Masahiro Sakurai and Makiko Ohmoto (voice of Kirby) visit Kirby Cafe Tokyo

What a lovely visit!

Looks like Masahiro Sakurai took some time out of his busy schedule to sit down for a spot of tea. Both Sakurai and Makiko Ohmoto, the voice actress for Kirby, stopped in at Kirby Cafe Tokyo to check things out. The Cafe doesn't open until Dec. 12th, 2019, so these two got special early access. Must have been nice to get a quiet cup of coffee/tea and chat away from their everyday jobs!

Masahiro Sakurai praises Hideo Kojima and Death Stranding

Major praise from one dev to another

Masahiro Sakurai's latest feature in Famitsu offers up praise for a fellow developer. Sakurai has shared kind words on Hideo Kojima, alongside his latest creation, Death Stranding. Check out a summary of the details below.

- Sakurai says very few games manage to be as original and interesting as Death Stranding
- Sakurai notes that Death Stranding definitely isn’t for everyone
- Sakurai loves Death Stranding to the point of losing track of time when playing, and praises how the game was built
- Sakurai finds it rare for a game to mix its new possibilities, story, and gameplay so well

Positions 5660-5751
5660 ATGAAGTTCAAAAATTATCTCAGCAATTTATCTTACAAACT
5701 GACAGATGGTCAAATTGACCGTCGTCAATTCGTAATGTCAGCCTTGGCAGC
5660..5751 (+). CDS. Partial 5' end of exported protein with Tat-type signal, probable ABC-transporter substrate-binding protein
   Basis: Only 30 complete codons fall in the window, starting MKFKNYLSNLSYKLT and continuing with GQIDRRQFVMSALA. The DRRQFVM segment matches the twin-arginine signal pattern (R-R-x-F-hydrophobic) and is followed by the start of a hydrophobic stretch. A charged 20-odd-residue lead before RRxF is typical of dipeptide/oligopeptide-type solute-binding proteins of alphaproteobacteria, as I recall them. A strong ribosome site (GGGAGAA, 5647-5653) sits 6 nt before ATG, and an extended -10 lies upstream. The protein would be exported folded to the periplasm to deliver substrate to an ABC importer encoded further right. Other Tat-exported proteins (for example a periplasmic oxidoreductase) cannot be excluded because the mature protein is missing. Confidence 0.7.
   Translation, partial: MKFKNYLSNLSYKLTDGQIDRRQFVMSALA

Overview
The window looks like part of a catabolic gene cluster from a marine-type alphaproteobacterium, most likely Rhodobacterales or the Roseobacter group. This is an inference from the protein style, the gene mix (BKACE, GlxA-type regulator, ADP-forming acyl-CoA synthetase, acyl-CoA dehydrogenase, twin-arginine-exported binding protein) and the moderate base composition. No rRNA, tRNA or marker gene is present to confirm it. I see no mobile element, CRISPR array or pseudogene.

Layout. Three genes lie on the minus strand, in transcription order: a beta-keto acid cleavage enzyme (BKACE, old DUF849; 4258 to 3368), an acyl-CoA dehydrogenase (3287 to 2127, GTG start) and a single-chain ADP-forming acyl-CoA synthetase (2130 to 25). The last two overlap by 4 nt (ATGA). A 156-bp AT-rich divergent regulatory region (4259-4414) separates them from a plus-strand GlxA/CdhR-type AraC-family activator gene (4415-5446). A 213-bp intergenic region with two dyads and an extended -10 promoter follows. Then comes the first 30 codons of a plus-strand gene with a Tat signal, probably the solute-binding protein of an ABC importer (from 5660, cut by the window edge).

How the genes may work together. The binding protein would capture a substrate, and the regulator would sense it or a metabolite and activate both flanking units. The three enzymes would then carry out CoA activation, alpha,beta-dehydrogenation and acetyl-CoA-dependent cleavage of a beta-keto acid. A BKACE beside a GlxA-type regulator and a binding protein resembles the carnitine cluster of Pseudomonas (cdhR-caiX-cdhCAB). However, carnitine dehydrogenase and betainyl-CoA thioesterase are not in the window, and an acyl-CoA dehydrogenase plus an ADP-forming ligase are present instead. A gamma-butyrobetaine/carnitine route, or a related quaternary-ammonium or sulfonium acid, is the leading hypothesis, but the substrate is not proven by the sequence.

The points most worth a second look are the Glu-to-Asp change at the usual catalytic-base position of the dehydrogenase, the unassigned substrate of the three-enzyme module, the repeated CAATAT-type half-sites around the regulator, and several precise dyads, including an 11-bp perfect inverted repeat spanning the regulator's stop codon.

- Sakurai says the controls which can be difficult as they include a lot of button-hold commands
- Sakurai also says the UI is a bit difficult due to small text
- Sakurai mentioned that he does his best to avoid watching trailers or reading about something before experiencing it
- Sakurai didn’t know much about Death Stranding before playing it, but was really into it & frantically played until finishing
- Death Stranding reminded Sakurai of how talented Hideo Kojima is
- any game developers like himself are shocked and amazed with the game
- Death Stranding goes over common sense and brings its players to a new world other games didn’t explore ye

Masahiro Sakurai stops by Famitsu's Smash Bros. Ultimate corporate tournament after working on a new character

The man doesn't know how to rest